Cinemagraph by Marco Woldt

Static vs. Dynamic: The Psychology Behind Cinemagraphs

In recent years moving images have become an essential part of every marketer’s toolkit. Photos and other static formats have had to scooch over and make room for better performing media such as videos, animated gifs and cinemagraphs. Why are these formats proving so effective? Of course their success has a lot to do with technological advances. But their popularity can also be attributed to the different ways in which our minds perceive static and dynamic images.


Eye Like to Move It Move It

The way in which our eyes move across an image is defined by a complex algorithm. Those, who know and have mastered this algorithm, such as the great painters, photographers and film directors, are able to ‘manipulate’ the viewer’s s attention and guide the eye. Unfortunately many commercial images, and especially generic stock photos, often fail to do this. As a result they quickly lose our interest.

Cinemagraphs on the other hand have the advantage of containing an attention-grabber by default: movement! When our eye detects motion, regardless of how subtle, our so-called “passive attention” swoops in.


It’s All in Our Evolution

This behavioural pattern is rooted deeply in our animal instincts as well as our ancestors’ need for self-preservation. In order to keep us safe, our brains have a built-in mechanism that keeps us aware of everything happening around us. This is called “passive attention,” one of the six human attention modes first classified by the american psychologist William James in 1980. When spotting movement in our periphery, we focus on it in order to evaluate its potential threat.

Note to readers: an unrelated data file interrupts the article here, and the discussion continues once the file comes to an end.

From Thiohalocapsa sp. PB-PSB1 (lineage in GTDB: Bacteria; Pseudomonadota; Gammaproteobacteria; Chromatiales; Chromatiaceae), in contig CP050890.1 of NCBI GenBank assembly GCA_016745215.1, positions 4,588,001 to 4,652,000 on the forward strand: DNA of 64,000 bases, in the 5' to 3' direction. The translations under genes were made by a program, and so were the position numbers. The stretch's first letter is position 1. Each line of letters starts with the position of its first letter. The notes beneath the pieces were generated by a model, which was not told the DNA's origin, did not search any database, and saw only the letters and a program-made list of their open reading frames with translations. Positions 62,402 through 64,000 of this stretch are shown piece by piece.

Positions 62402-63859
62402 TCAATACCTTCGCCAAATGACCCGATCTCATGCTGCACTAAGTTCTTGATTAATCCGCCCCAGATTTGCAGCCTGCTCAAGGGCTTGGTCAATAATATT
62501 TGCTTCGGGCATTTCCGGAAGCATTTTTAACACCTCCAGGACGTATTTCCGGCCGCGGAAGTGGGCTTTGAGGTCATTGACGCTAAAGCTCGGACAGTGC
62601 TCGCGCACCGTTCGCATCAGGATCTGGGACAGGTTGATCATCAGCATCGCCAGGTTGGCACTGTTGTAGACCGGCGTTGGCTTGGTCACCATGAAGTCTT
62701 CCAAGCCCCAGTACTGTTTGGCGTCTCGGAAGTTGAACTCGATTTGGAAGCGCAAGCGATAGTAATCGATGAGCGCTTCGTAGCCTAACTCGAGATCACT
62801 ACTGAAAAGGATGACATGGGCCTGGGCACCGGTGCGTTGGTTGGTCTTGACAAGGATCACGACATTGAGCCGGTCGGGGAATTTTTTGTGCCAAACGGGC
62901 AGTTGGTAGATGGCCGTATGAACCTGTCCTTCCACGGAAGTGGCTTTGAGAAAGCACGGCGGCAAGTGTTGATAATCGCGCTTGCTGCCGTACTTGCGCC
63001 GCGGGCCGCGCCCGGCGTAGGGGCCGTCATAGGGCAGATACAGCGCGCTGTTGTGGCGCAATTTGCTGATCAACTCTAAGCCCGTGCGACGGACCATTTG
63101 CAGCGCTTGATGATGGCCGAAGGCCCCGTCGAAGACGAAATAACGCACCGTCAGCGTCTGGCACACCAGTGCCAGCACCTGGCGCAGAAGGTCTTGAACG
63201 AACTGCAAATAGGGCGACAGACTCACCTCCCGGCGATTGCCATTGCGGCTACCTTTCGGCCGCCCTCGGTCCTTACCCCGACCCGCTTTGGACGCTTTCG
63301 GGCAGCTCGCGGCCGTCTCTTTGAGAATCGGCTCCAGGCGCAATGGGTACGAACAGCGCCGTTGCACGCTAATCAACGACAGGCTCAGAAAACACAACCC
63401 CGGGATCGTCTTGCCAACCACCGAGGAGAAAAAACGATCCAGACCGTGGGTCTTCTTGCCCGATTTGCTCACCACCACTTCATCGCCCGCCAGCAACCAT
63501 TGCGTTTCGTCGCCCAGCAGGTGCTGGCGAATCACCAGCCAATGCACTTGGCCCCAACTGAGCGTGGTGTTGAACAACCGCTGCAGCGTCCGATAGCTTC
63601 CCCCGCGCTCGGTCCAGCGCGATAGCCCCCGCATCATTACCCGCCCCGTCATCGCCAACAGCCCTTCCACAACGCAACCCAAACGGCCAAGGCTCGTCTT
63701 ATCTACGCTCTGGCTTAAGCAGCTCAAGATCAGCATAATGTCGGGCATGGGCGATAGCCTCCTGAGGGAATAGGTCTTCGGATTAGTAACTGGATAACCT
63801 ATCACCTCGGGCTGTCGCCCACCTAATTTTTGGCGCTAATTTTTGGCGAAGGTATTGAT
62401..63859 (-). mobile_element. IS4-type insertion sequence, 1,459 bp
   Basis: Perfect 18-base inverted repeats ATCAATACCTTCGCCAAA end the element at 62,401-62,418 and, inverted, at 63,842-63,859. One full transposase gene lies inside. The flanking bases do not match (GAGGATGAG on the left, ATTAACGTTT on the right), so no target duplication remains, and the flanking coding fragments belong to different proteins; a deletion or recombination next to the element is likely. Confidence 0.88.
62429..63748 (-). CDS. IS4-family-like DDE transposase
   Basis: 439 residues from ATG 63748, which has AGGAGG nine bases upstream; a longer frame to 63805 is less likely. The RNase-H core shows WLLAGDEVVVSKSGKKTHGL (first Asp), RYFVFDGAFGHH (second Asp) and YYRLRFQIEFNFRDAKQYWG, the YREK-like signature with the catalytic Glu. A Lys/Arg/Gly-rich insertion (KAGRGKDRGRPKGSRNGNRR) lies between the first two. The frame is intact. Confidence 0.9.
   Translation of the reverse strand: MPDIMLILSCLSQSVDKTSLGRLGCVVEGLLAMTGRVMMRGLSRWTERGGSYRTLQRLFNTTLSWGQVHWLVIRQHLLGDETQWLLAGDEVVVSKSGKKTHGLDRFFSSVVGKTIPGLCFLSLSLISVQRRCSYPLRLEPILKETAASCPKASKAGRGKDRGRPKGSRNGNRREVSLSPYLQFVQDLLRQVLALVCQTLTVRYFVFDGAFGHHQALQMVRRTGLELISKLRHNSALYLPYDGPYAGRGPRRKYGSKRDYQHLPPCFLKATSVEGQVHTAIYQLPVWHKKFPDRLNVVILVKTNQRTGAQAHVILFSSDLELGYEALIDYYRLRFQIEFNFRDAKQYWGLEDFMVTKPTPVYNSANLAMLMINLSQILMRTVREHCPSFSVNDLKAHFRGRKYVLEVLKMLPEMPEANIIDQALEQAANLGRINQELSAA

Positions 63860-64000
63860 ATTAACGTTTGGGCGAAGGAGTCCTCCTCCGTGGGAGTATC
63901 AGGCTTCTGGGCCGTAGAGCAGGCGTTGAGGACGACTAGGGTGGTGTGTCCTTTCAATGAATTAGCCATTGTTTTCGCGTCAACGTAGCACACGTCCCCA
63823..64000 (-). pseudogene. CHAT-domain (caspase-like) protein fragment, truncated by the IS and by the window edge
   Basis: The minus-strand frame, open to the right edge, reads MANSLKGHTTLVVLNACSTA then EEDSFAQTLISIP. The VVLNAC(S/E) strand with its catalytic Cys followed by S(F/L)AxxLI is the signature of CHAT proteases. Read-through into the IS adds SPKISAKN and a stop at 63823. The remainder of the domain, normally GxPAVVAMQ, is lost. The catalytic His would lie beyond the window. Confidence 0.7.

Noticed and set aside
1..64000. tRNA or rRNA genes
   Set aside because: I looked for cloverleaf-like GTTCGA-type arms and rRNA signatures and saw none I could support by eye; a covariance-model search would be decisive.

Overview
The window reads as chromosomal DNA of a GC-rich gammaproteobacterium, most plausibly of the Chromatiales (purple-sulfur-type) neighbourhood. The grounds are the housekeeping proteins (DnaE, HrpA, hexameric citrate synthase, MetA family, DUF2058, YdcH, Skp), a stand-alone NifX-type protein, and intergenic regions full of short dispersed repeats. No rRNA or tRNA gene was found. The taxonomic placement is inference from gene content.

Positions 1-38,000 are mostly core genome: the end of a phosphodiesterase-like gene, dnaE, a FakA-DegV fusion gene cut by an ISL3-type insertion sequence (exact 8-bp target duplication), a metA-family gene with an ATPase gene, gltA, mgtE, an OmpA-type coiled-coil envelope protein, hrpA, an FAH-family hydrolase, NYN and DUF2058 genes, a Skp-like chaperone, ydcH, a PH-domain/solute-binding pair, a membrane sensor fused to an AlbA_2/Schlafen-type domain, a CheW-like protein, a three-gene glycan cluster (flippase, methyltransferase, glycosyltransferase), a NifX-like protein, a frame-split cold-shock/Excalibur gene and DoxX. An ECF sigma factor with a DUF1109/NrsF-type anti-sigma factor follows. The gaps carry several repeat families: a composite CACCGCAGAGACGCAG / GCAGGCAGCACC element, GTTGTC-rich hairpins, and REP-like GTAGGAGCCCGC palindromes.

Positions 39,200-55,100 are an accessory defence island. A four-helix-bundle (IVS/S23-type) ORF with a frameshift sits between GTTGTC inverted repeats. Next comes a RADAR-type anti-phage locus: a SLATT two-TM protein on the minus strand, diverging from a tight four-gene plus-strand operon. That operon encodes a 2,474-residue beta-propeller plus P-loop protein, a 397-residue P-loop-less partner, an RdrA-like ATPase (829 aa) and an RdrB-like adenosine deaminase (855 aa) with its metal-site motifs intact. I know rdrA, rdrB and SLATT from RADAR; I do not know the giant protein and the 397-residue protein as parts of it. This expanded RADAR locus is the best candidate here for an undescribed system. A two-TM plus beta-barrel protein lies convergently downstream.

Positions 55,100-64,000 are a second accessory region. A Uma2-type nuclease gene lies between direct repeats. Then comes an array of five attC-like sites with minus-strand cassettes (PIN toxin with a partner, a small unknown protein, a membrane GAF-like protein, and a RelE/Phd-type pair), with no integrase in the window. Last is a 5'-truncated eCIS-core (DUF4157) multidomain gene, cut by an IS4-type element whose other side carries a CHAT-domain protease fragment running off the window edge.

Our skillful prehistoric ancestors polished this reflex and turned passive awareness into conscious or ‘active’ awareness when hunting for food. A sharp sense of smell and hearing, as well as a keen eye for the slightest movement were ‘must haves’ for hunter-gatherers, with entire tribes often depending on them for survival.


Hunting for Clicks

Dealing with hunger and safety is (fortunately) less of an issue for us than it was for our prehistoric ancestors. Yet, our instincts and reflexes have remained largely unchanged. We still possess them, but now use them in a different context. In modern-day ‘hunting’ for clicks and ‘likes’, it’s less about our own instincts, and more about exploiting those of our audience. Instead of laying low and waiting for the right moment to pounce, modern hunters (i.e. digital marketers) are as active and ‘loud’ as they possibly can be in order to get the attention of audiences.

Online marketers test and develop hundreds of strategies in order to get users’ attention. The most effective are those, which speak to an audience’s ‘Id’ – Freud’s term for subconsciousness. And that’s where cinemagraphs come in: as images with a motion element, they capture the user’s attention and direct the eye of the user, often resulting in more clicks and longer session times.
So next time you go hunting for clicks and likes, make sure you have everything packed for a successful digital safari: prepare an engaging cinemagraph to lure in your audience and keep your content charged! Happy hunting!



Pavlo Voytovych

I loved photography until the moment I saw a cinemagraph for the first time. That infinite motion is universal and a bit mystical... it's life.

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